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2010 Best of Baseball election thread

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  • #16
    Shouldn't David Cone be eligible?

    Born in 1963, but I don't see him amongst the listed eligibles, and he hasn't been mentioned in the top newbies.

    Thanks.
    Jacquelyn Eva Marchand (1983-2017)
    http://www.tezakfuneralhome.com/noti...uelyn-Marchand

    Comment


    • #17
      Originally posted by Jar of Flies View Post
      Shouldn't David Cone be eligible?

      Born in 1963, but I don't see him amongst the listed eligibles, and he hasn't been mentioned in the top newbies.

      Thanks.
      You're right, and he now is going to be so listed.
      Seen on a bumper sticker: If only closed minds came with closed mouths.
      Some minds are like concrete--thoroughly mixed up and permanently set.
      A Lincoln: I don't think much of a man who is not wiser today than he was yesterday.

      Comment


      • #18
        Ballot 2010:
        1 Randy Johnson
        2 Kevin Brown
        3 Craig Biggio
        4 Bret Saberhagen
        5 Dick Lundy
        6 Darrell Evans
        7 Rafael Palmeiro
        8 David Cone
        9 Don Newcombe
        10 Urban Shocker
        11 Graig Nettles
        12 Billy Pierce

        Contributors:
        1 Tony LaRussa
        2 Johnny Pesky
        3 Pat Gillick
        4 John Schierholtz
        5 Shigeru Mizuhara

        After doing a detailed analysis of starting pitchers, I came to one conclusion: Kevin Brown had an outstanding under the radar career.

        By the numbers, I can't help but put Kevin Brown #2 on my ballot. By WAR, Baseball Prospectus/Joe Dimino/my adjusted
        WARP/PA figures, and Fangraphs -FIP make Brown toast of the town compared to the current eligibles.
        Main argument against is the depth of 1990s starting pitchers. Plenty of 1970s hurlers were elected, including Rick Reuschel,
        Jim Palmer, and Don Sutton who are lower on my totem pole. PLEASE PLEASE CONSIDER BROWN! THANKS!

        Factoring all three measures, I show Saberhagen as moving a notch ahead of the remaining competition. Was dominate
        in the 1980s and was a quality hurler in the early 90s. Career value similar to remaining eligibles, but peak separates him for me.
        Please take a close look at his candidacy.

        Posting of top 15 seasons by leading candidates from the backlog:

        WAR seasons of 1 or greater.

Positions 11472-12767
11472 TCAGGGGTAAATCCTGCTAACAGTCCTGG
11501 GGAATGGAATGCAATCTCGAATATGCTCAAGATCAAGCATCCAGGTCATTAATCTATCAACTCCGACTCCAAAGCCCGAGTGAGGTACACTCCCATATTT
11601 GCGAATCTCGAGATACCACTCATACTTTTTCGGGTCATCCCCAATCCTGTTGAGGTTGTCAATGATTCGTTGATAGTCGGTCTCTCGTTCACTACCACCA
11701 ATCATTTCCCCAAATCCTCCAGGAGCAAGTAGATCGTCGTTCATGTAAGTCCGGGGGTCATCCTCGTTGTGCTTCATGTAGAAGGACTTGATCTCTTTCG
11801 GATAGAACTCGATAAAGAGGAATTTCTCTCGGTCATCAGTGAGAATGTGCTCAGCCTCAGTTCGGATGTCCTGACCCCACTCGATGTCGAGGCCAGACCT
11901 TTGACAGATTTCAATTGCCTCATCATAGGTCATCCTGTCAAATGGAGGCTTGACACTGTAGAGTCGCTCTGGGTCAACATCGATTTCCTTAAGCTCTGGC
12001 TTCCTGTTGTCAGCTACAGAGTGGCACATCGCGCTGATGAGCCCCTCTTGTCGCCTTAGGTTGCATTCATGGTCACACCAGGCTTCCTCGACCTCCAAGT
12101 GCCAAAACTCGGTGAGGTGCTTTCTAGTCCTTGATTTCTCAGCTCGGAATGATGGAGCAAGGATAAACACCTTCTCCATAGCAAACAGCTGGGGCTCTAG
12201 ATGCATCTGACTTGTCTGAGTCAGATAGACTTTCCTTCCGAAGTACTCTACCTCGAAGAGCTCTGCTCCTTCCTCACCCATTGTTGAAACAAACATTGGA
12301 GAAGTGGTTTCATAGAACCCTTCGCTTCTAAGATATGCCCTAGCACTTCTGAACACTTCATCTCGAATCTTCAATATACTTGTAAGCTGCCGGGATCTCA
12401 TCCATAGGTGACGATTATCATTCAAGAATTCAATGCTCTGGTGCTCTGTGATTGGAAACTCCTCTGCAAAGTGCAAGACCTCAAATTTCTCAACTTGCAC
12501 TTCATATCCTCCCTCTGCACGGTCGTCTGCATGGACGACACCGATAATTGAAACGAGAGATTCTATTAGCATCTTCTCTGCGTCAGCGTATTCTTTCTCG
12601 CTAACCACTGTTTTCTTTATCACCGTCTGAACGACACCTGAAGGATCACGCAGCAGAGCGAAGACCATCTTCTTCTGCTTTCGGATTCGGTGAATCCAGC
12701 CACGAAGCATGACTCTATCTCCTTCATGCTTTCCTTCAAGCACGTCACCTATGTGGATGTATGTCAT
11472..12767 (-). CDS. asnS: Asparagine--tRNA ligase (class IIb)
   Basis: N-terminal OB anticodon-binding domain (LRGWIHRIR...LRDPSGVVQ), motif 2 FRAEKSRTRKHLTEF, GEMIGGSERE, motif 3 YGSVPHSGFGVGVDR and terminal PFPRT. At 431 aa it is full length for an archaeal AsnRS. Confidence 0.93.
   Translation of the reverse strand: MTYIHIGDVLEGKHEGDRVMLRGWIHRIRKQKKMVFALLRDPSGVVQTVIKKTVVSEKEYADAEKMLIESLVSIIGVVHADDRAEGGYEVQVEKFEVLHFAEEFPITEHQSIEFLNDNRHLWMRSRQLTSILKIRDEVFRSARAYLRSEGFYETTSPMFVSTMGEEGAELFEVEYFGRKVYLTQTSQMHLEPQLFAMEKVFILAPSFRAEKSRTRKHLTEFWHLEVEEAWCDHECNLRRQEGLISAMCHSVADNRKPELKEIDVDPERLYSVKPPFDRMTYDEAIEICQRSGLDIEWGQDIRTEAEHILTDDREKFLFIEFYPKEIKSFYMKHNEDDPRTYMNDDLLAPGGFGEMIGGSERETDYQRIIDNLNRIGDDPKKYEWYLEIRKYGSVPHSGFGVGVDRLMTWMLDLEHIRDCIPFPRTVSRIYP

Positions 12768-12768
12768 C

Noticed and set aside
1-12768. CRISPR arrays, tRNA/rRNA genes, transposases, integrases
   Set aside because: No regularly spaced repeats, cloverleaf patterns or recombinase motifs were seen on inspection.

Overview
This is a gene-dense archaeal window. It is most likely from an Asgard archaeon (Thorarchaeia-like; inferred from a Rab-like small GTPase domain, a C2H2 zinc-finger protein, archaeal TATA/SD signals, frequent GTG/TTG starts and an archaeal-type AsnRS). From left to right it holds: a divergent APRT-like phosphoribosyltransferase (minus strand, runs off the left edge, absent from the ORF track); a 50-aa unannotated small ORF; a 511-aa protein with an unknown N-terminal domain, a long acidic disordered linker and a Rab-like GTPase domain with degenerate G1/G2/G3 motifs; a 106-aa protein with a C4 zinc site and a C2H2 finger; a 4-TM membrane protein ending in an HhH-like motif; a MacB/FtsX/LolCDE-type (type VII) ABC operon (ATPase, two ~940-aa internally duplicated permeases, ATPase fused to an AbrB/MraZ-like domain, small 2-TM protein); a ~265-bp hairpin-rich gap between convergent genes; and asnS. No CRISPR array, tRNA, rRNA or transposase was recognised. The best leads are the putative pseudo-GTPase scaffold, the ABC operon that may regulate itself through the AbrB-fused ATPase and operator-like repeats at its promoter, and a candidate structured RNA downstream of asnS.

67.3 8.4 7.5 6.5 6.4 5.8 5.4 4.6 4.4 3.3 3.2 2.9 2.5 2.5 2.1 1.8 Brown
        57.2 8.6 7.3 7.0 6.7 5.0 3.5 3.4 3.3 2.8 2.6 2.3 1.8 1.5 1.4 0.0 Saberhagen
        58.1 8.5 6.7 6.6 5.8 4.6 4.2 3.7 3.7 3.3 2.8 2.6 1.8 1.6 1.2 1.0 Cone
        57.9 7.3 6.1 5.2 5.0 4.9 4.4 4.1 4.1 4.1 4.0 3.5 3.1 2.1 0.0 0.0 Newcombe
        55.9 7.6 7.0 5.6 5.4 5.4 5.3 4.7 4.4 4.1 3.2 1.6 1.6 0.0 0.0 0.0 Shocker
        52.4 6.9 6.9 6.2 5.4 5.2 5.0 3.5 3.2 2.5 2.3 1.9 1.2 1.2 1.1 0.0 Pierce
        55.0 8.4 7.6 6.2 6.2 5.3 4.7 4.7 3.4 3.3 2.7 1.5 1.0 0.0 0.0 0.0 Appier
        56.1 7.7 6.8 6.5 6.4 6.3 5.6 4.9 3.9 2.9 2.1 1.6 1.4 0.0 0.0 0.0 Stieb
        56.2 7.5 6.6 6.3 4.6 4.6 4.4 4.4 4.2 2.9 2.8 2.4 2.3 2.0 1.2 0.0 Finley
        51.8 8.1 7.7 7.3 7.0 5.4 4.9 3.6 3.5 3.1 1.2 0.0 0.0 0.0 0.0 0.0 Willis
        54 10.6 10.2 6.8 6.6 5.6 5.1 5.0 2.7 1.8 0.0 0.0 0.0 0.0 0.0 0.0 McCormick (54.5)
        50. 10.1 8.5 5.8 4.8 3.5 3.0 2.9 2.8 2.8 2.4 1.9 1.8 0.0 0.0 0.0 Cicotte (50.1)
        50.6 6.0 5.3 4.7 4.0 4.0 3.8 3.8 3.3 2.9 2.8 2.2 2.1 2.0 2.0 1.9 Rixey
        48. 11.7 5.4 4.4 3.8 3.7 3.3 3.1 2.9 2.7 2.6 2.2 1.6 1.2 0.0 0.0 Gooden (48.6)
        59.3 8.0 7.8 6.7 5.9 5.6 5.3 4.5 4.0 3.6 3.2 2.8 2.1 0.0 0.0 0.0 Mullane
        55.3 7.3 6.9 6.7 5.8 4.0 3.5 3.2 3.0 3.0 2.3 2.3 2.3 2.0 1.9 1.1 Hershiser
        53.0 8.8 7.0 6.4 4.7 3.9 3.8 3.7 3.5 3.5 2.3 2.1 1.6 1.6 0.0 0.0 Adams
        Newcombe estimated with negro league and war credit - reasonable approximation.
        McCormick and Mullane estimated with discounts to AA/UL play - quite tough to nail down.
        Rixey moves to 54.7 career WAR

        Interpretation of Joe Dimino's PA updated for revised Baseball Prospectus DERA figures.
        0.944 0.129 0.110 0.098 0.092 0.086 0.085 0.075 0.056 0.038 0.037 0.036 0.031 0.026 0.024 0.023 Brown
        0.841 0.141 0.107 0.100 0.096 0.082 0.050 0.049 0.041 0.040 0.035 0.035 0.024 0.024 0.017 0.000 Saberhagen